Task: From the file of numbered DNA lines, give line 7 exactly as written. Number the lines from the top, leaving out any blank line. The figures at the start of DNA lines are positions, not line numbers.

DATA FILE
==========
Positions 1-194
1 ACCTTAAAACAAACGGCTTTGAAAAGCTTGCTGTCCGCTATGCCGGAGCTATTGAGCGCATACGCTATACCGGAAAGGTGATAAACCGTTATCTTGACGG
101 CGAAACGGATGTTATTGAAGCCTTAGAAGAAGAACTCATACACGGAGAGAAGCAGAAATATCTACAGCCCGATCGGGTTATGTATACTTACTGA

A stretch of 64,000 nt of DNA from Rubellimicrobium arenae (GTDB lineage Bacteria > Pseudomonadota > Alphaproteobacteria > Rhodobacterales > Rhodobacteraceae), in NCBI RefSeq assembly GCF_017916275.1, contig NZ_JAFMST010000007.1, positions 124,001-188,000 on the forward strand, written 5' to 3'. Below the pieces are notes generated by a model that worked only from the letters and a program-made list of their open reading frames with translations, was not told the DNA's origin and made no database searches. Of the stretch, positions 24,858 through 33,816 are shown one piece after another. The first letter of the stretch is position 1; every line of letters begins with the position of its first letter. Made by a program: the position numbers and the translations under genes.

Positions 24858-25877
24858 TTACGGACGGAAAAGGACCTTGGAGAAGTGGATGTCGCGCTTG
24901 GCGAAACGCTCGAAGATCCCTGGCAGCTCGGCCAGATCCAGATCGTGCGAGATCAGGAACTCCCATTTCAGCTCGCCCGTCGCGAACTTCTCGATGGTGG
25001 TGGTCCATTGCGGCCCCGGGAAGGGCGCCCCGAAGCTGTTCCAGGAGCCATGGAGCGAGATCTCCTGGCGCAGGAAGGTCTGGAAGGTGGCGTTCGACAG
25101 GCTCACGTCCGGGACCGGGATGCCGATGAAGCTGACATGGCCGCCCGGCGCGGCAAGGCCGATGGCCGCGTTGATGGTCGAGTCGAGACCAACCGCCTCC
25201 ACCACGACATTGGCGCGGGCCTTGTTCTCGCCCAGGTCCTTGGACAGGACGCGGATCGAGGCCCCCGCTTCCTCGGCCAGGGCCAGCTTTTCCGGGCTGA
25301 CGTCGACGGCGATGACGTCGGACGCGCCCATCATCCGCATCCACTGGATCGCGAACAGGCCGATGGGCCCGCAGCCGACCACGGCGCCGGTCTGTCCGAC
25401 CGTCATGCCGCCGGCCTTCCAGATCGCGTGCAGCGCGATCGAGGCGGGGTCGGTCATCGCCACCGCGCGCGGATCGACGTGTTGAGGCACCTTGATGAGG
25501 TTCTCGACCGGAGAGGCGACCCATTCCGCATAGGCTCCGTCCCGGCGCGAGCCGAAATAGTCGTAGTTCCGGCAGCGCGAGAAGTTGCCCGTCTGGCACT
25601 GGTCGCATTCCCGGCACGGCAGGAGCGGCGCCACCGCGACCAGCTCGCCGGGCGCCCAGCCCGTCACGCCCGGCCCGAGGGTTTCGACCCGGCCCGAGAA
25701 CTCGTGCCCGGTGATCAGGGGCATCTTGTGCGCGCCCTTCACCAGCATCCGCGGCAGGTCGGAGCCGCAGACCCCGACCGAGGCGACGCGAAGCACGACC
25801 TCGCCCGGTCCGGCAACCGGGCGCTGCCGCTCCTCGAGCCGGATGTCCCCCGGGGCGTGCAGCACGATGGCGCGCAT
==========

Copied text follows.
24901 GCGAAACGCTCGAAGATCCCTGGCAGCTCGGCCAGATCCAGATCGTGCGAGATCAGGAACTCCCATTTCAGCTCGCCCGTCGCGAACTTCTCGATGGTGG